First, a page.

President Joe Biden and German Chancellor Olaf Scholz agreed Thursday to send powerfully armed infantry fighting vehicles to Ukraine, marking a new phrase of Western military support to repel Russia’s invasion.
Germany will also follow the United States in sending a state-of-the-art Patriot missile system to Ukraine to help ward off Russian air attacks.
The two leaders said that the United States will supply Bradleys — which usually come armed with 25 mm autocannon, a 7.62 mm machine-gun and anti-tank missiles — and Germany will send Marder armored vehicles, with each country offering training.
Biden and Scholz “reaffirmed their unwavering solidarity with Ukraine and the Ukrainian people in the face of Russia’s aggression,” a joint statement said.
Biden, speaking afterwards at a cabinet meeting, said that he agreed with Scholz to “increase the support for Ukraine.”
“Right now, the war in Ukraine is at a critical point,” Biden said. “We have to do everything we can to help the Ukrainians resist Russian aggression.”
The Pentagon and State Department said that the armored vehicles would be part of a larger package of military assistance announced over the coming day.
While the armored vehicles being sent are not tanks, the Bradleys provide “a level of firepower and armor that will bring advantages on the battlefield,” Pentagon spokesman General Pat Ryder said.
“It’s not a tank, but it’s a tank killer,” Ryder told reporters.
“We’re confident that it will aid them on the battlefield,” he said.
The United States could train Ukrainian forces on the Patriot system inside the United States.
“We’re exploring a variety of options to include potential training here in the US, overseas or a combination of both,” Ryder said.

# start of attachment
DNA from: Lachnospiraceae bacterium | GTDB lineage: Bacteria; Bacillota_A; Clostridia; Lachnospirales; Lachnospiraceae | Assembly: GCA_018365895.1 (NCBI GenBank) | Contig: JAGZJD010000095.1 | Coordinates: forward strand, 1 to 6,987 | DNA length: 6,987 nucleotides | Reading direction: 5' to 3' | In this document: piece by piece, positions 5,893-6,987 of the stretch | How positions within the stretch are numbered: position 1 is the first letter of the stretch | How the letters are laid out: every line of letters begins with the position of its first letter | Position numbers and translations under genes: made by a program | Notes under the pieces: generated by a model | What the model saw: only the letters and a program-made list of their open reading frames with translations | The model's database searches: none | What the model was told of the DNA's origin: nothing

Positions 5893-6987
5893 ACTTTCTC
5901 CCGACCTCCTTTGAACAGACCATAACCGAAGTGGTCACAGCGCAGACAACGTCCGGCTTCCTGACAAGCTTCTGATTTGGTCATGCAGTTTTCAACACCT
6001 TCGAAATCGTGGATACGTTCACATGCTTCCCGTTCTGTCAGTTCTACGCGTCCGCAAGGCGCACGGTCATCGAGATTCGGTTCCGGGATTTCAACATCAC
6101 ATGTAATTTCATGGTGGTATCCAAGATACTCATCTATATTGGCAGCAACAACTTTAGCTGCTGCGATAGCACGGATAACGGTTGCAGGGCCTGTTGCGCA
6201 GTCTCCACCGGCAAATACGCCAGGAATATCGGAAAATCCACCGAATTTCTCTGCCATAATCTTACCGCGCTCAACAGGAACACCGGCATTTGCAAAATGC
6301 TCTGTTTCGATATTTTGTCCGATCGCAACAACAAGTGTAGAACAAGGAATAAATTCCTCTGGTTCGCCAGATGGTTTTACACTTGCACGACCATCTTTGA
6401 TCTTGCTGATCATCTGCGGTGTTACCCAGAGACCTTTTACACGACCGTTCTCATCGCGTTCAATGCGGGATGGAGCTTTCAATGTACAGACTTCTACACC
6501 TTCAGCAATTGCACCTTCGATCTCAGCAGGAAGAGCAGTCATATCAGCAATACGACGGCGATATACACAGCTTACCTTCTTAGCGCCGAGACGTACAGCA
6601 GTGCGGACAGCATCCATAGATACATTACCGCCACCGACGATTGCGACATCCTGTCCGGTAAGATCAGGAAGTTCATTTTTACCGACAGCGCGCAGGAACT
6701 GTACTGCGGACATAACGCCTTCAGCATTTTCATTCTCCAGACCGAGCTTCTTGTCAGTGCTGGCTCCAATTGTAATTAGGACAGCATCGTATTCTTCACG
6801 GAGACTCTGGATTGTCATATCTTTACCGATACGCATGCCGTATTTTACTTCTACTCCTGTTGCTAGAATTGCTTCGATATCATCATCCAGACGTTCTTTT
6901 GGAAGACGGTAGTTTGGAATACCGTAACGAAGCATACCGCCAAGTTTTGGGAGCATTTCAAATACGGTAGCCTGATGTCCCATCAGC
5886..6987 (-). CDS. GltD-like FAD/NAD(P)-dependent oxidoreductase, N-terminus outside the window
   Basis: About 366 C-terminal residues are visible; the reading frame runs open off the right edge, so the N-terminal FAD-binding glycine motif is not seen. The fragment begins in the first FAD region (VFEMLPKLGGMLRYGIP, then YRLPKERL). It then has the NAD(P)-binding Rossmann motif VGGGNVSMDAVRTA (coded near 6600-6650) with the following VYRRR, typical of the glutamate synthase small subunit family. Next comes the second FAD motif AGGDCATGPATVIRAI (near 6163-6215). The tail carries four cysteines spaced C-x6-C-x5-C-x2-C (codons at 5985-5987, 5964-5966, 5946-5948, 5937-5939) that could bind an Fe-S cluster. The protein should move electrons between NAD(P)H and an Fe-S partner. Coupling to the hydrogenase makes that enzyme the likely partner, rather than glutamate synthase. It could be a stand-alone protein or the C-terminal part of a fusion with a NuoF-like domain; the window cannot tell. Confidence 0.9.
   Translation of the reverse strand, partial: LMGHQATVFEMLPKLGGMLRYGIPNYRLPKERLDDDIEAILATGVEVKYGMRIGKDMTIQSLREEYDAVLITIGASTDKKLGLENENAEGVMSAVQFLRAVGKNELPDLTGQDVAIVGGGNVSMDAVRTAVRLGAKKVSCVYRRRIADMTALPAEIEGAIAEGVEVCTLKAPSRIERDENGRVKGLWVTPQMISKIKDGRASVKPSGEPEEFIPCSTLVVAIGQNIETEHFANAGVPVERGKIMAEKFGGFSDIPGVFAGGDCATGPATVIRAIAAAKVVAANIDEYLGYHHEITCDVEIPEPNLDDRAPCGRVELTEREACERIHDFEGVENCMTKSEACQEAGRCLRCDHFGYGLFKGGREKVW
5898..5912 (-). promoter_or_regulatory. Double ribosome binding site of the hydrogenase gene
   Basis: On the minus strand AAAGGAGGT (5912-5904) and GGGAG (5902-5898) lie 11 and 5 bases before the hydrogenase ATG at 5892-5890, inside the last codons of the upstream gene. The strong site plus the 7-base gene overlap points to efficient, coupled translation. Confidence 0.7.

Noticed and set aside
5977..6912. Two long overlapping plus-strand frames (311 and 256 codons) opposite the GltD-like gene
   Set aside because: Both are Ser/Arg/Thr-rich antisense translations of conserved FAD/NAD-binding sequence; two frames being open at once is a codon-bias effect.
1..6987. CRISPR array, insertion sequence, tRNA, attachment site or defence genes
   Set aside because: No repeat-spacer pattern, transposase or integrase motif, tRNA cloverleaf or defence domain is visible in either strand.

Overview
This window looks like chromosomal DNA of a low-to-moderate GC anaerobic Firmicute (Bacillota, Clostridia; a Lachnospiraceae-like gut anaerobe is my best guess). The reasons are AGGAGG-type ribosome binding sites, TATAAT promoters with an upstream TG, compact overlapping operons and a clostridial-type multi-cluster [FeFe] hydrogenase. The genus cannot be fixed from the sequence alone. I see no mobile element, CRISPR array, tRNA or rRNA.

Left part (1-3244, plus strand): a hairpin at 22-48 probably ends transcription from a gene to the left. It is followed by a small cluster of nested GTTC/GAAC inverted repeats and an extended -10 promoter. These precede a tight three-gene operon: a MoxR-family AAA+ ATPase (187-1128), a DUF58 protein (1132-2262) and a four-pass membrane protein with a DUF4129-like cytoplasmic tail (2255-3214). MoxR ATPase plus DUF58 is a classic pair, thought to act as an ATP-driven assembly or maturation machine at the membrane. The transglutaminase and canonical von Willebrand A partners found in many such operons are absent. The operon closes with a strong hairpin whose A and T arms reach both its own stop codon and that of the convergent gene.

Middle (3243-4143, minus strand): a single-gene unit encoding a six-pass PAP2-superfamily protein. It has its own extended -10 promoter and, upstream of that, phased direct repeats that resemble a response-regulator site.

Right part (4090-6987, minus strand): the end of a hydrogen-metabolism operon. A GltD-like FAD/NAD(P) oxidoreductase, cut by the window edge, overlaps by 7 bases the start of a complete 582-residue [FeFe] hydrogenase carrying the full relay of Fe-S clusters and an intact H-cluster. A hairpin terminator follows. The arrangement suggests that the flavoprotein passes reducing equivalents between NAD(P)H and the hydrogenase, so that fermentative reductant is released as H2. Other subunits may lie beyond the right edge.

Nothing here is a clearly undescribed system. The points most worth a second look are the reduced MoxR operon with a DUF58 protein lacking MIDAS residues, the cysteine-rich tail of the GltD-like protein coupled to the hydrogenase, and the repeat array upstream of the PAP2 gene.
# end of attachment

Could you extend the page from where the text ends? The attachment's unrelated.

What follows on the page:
State Department spokesman Ned Price said the transfer of armored vehicles was approved due to changing realities in the nearly one-year-old war, where the frontlines now include the eastern Donbas region after Russia failed to seize the capital Kyiv.
The United States is providing Ukrainians with “what they need to defend themselves, based in large part on where the battle is now,” Price told reporters.
“Now that we are seeing fronts emerge and intensify in various parts including in the Donbas,” Price said, “there are certain systems including these fighting vehicles that the Ukrainians have requested and that we deem are appropriate to provide.”
Germany’s shipment of a Patriot system follows a similar announcement by the United States two weeks ago during a visit to Washington by Ukrainian President Volodymyr Zelensky.
Ukraine has long pushed for heavier weaponry, including tanks, that would allow it to go on the offensive. Western nations have been reluctant to send them, citing fears of becoming drawn into the war or provoking Russia.
But the Ukrainians have built momentum and Western nations have been expanding the weapons they send them.
The announcement comes a day after France promised to deliver its AMX-10 RC light tanks — a vehicle that is wheeled rather than tracked but which shares the much heavier cannon typical on a tank.
The French move put Scholz under fresh political pressure to do more to help Ukraine.